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Path Dependence, Endogenous Innovation and Growth

  • Stephen Redding

We consider a macroeconomic model of endogenous innovation and growth, in which technological progress is path dependent and technological lock-in may occur. These features of technological change are emphasised in the historical and microeconomic literatures, and are formalised here using a distinction between fundamental and secondary knowledge. Secondary knowledge spills over imperfectly across fundamental technologies, and the historical path of technological development is a central determinant of endogenous rates of technological change. Economic growth depends on the extent of secondary knowledge accumulation, and leapfrogging in cross-country levels of income per capita may occur.

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Paper provided by Centre for Economic Performance, LSE in its series CEP Discussion Papers with number dp0424.

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Date of creation: May 1999
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Handle: RePEc:cep:cepdps:dp0424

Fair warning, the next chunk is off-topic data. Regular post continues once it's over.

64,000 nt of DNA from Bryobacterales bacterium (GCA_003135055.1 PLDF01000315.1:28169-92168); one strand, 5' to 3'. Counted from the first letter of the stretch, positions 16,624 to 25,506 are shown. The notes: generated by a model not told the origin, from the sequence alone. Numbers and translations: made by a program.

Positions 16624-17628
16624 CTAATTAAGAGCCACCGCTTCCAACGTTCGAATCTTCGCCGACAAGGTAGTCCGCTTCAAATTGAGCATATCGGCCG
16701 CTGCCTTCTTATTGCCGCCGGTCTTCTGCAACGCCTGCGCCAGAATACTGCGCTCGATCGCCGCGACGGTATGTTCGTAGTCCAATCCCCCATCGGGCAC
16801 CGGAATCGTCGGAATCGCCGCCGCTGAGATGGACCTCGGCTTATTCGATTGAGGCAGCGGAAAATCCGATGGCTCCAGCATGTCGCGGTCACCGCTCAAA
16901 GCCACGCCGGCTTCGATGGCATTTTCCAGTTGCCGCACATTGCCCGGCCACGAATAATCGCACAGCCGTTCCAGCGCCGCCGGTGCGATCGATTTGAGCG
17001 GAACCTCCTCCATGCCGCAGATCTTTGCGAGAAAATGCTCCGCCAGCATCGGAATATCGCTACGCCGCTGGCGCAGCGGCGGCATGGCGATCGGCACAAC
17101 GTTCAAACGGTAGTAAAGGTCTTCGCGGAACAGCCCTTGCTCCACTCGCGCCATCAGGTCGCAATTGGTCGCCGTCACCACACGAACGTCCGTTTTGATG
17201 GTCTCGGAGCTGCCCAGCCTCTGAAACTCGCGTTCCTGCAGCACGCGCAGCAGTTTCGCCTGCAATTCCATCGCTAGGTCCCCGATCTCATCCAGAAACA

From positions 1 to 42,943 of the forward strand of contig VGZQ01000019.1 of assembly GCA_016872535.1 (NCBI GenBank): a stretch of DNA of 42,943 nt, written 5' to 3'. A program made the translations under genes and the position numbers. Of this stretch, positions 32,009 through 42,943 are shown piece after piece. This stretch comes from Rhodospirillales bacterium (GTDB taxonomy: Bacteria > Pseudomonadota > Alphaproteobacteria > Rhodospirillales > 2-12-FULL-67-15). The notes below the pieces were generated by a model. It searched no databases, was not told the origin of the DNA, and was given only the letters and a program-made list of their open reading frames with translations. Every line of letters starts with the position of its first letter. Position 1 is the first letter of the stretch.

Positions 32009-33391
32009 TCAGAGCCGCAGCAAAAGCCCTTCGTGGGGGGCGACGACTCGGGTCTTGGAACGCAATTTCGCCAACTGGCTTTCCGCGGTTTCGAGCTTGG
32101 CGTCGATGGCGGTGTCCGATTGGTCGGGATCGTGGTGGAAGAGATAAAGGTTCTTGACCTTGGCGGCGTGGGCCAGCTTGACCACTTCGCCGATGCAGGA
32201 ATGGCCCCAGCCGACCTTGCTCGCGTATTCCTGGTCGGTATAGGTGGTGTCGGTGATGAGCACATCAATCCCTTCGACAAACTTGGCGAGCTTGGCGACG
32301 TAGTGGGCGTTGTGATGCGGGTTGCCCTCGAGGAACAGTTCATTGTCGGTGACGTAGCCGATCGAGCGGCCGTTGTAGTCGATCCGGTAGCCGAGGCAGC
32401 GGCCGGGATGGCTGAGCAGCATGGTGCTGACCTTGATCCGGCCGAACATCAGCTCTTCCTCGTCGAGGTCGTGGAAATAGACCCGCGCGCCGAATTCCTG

Contact details of provider: Web page: http://cep.lse.ac.uk/_new/publications/series.asp?prog=CEP

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  1. Brezis, Elise S & Krugman, Paul R & Tsiddon, Daniel, 1993. "Leapfrogging in International Competition: A Theory of Cycles in National Technological Leadership," American Economic Review, American Economic Association, vol. 83(5), pages 1211-19, December.
  2. Broadberry, S N, 1994. "Technological Leadership and Productivity Leadership in Manufacturing since the Industrial Revolution: Implications for the Convergence Debate," Economic Journal, Royal Economic Society, vol. 104(423), pages 291-302, March.
  3. Arthur, W Brian, 1989. "Competing Technologies, Increasing Returns, and Lock-In by Historical Events," Economic Journal, Royal Economic Society, vol. 99(394), pages 116-31, March.
  4. Parente Stephen L., 1994. "Technology Adoption, Learning-by-Doing, and Economic Growth," Journal of Economic Theory, Elsevier, vol. 63(2), pages 346-369, August.
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